According to a Pew Research Center survey released March 22, 2016, over the past year, 74 percent of American adults participated in activities that were intended to advance their learning. But scientists are finding that, when it comes to building up memory and mental acuity, how people engage their brains may be just as critical as the time they devote to learning.
A much-discussed study reported in January 2016 in the journal Restorative Neurology and Neuroscience suggests that, to maintain the ability to absorb and remember information in older age, learners must engage in a type of knowledge acquisition called active learning, which entails a high degree of mental challenge and effort.
“Researchers are finding that engaging in learning activities that require a robust intellectual effort is a highly effective way of staying sharp,” says Janet Sherman, PhD, chief neuropsychologist and clinical director of MGH’s Psychology Assessment Center. “To maintain maximum cognitive functioning as you age, you have to stretch your boundaries—you can’t just stay within your comfort zone.”
Studies show that engaging in mentally challenging activities over a sustained period of time can help older individuals not just maintain, but actually improve their memory and brain function, Dr. Sherman says.
“The concept is a mental version of what we know to be true about physical conditioning,” she adds. “To effectively maintain and build physical strength, you have to regularly break a sweat and get your pulse rate up. In a similar way, regularly engaging in learning activities that require a sustained, strenuous mental effort can help keep your brain in top condition.”
Among the three stages of remembering—encoding (creating a temporary memory trace), consolidation (strengthening the initial trace so that you can store the information over time) and retrieval (calling up information)—normal older people often have the most problems with encoding and retrieval. These processes require concentration, focused attention, and using strategies to organize and understand information, all of which can be a challenge for some older people.
“How well you encode information in the first place has an impact on how well you can retrieve it later,” Dr. Sherman explains. “Becoming more actively involved in the memory process—for example, by forming mental pictures—can help you improve your ability to encode information ‘up front’ so you can recall it later.”
Your physical and mental health also influence your ability to remember. Poor nutrition, inadequate sleep, and medical problems may make learning more challenging. Sensory impairment, such as difficulty hearing or poor vision, can hamper the ability to acquire new information. Depression, anxiety or excessive stress can interfere with concentration and make it difficult—or impossible—to learn.
“Don’t assume that a poor memory is an unavoidable aspect of aging,” advises Dr. Sherman. “Make an effort to manage your health problems and continue challenging your memory. By taking care of yourself and using active learning strategies, chances are you’ll be a successful learner.”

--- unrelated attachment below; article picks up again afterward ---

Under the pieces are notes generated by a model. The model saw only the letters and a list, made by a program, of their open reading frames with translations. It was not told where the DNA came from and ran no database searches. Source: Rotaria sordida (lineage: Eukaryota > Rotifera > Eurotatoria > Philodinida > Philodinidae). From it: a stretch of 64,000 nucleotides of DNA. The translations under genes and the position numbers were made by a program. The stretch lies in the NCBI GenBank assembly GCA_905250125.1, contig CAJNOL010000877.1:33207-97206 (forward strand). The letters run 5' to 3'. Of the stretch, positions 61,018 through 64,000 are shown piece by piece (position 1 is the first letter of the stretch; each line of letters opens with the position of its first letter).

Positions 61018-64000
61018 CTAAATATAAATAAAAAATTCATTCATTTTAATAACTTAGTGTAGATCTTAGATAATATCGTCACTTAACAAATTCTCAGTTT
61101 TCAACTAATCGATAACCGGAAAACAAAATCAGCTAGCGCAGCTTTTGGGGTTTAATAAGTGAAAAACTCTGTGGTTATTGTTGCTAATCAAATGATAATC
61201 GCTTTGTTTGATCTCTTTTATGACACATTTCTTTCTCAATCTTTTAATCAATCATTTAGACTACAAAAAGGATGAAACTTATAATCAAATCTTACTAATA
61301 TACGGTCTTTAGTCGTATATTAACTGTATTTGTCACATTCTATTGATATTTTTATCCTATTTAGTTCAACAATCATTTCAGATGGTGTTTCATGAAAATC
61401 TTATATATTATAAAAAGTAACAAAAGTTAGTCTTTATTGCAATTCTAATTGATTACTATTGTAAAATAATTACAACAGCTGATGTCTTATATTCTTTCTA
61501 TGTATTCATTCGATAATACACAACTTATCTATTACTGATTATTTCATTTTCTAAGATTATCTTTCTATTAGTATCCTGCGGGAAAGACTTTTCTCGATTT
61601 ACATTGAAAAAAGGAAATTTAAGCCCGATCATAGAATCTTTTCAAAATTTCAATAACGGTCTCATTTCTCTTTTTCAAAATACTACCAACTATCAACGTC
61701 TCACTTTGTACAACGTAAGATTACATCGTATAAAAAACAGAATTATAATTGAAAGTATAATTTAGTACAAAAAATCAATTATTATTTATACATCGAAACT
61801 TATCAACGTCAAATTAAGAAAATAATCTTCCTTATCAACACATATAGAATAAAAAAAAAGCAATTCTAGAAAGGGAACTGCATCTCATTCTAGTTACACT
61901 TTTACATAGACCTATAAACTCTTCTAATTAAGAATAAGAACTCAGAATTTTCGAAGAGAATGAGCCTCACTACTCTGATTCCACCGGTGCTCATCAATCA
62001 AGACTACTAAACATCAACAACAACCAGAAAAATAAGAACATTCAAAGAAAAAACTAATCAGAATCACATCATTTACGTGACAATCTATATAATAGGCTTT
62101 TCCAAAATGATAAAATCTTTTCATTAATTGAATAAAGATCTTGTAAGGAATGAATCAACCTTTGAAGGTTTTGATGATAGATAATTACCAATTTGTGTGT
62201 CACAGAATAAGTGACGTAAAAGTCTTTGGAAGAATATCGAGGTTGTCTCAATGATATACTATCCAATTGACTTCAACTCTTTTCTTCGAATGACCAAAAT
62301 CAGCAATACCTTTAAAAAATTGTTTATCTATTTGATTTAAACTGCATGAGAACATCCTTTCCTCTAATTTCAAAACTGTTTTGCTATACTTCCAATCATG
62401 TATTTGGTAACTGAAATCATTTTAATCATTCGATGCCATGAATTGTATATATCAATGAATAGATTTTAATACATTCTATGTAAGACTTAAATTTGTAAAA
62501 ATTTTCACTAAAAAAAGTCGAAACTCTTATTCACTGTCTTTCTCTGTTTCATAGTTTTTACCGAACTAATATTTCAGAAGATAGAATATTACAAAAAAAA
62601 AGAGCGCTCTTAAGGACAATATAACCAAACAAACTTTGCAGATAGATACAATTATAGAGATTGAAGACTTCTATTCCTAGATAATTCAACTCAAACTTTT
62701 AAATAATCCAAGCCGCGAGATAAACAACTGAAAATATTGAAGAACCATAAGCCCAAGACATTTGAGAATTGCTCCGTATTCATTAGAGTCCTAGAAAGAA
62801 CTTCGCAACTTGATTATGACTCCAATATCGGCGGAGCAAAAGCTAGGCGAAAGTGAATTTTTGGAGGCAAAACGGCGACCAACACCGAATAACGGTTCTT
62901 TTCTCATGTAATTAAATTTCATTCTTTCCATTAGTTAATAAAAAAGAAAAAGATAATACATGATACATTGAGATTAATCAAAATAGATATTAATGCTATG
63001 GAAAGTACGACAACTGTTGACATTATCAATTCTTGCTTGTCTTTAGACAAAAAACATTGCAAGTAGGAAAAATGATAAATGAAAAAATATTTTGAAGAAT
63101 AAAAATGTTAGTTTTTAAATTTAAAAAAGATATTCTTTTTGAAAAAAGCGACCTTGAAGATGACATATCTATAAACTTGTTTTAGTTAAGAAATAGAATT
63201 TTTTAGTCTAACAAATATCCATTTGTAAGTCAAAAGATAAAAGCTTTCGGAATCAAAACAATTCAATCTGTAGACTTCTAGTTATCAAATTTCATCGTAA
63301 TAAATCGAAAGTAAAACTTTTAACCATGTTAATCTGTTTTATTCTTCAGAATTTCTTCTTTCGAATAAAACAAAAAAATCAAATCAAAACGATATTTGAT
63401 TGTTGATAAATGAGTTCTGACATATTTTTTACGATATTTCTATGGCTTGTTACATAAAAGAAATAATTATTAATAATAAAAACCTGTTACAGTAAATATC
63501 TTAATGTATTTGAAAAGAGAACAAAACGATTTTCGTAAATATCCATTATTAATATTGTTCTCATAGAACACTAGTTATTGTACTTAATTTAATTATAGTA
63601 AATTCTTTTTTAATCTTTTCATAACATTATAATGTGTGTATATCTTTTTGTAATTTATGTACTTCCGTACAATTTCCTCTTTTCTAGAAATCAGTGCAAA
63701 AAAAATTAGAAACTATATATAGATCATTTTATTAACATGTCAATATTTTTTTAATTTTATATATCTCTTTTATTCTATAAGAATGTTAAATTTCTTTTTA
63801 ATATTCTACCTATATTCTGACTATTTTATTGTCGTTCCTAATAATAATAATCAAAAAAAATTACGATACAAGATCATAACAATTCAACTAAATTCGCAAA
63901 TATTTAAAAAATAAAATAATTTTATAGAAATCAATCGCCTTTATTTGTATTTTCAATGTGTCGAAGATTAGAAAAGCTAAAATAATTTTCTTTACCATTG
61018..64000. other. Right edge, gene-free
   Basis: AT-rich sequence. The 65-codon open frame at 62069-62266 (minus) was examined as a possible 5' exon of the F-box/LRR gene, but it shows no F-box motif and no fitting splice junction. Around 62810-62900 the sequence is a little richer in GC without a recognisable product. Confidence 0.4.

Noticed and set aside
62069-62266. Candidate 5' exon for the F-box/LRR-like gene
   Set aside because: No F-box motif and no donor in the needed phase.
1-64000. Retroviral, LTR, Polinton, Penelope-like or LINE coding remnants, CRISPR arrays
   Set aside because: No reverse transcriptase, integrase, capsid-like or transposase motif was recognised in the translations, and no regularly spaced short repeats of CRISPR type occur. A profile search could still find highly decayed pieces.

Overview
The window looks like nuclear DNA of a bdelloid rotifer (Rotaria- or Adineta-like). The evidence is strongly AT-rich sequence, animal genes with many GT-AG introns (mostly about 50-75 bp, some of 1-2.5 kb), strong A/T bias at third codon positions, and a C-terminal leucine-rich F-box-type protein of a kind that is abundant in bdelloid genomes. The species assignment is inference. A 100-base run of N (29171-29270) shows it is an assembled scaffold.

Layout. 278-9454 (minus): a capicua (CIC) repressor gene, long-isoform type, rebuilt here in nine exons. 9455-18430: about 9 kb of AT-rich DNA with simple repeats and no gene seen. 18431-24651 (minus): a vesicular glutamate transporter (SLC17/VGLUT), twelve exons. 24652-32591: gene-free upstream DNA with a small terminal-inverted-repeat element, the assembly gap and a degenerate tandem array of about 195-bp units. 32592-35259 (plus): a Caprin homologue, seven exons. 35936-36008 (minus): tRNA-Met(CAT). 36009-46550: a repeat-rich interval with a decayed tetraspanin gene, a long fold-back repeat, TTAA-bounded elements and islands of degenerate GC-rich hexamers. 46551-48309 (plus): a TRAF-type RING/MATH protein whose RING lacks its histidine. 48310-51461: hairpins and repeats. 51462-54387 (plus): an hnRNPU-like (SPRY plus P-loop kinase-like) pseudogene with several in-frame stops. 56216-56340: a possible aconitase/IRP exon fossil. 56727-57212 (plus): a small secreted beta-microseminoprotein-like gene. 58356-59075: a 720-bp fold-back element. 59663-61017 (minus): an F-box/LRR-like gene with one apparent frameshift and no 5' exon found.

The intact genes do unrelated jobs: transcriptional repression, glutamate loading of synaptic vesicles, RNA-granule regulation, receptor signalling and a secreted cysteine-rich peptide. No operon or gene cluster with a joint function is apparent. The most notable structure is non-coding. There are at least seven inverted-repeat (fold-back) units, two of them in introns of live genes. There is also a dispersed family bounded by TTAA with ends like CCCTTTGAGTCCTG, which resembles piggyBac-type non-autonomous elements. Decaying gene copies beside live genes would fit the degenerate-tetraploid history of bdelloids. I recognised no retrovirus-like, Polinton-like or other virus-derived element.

TRY THESE EIGHT ACTIVE LEARNING STRATEGIES
The following active learning strategies are effective ways to boost memory ability. Dr. Sherman recommends trying them out to see which ones suit your learning style and help you retain information you want to remember:
1: Zero in
Pay attention to one thing at a time—don’t multi-task. Learn to ignore distractions. Concentrate on the main points and ignore details. Think about what you’re learning and why you want to remember the information. Limit the amount of information you learn at one sitting.
Group information by category—for example, to remember what’s on your shopping list, divide items into fruits and vegetables, dairy, and meat.
Break down information into smaller parts, and tackle each part separately. Remember numbers by dividing them into smaller units: instead of 125833076, think 125-833-076.
4: Link new information to established memories
Connecting new memories to existing ones makes them easier to remember. For example, remember the name of a new acquaintance by linking her with your sister, who has the same name.
5: Use multiple senses
Say the new information out loud. Write it down. Read it over.
6: Engage your imagination
Forming mental pictures or visualizing action can help you remember. For example, to remember the time of your 3 o’clock doctor’s appointment, see yourself entering the office as the clock strikes three.
Rehearse new information to embed it in your memory. Repeat names of people you are meeting for the first time. Practice playing a new piano piece a number of times until you learn the music thoroughly.
8: Use memory aids
Jot down notes on complex or extensive information to help you remember. Use aids such as calendars, smart phones, answering machines, and sticky notes.
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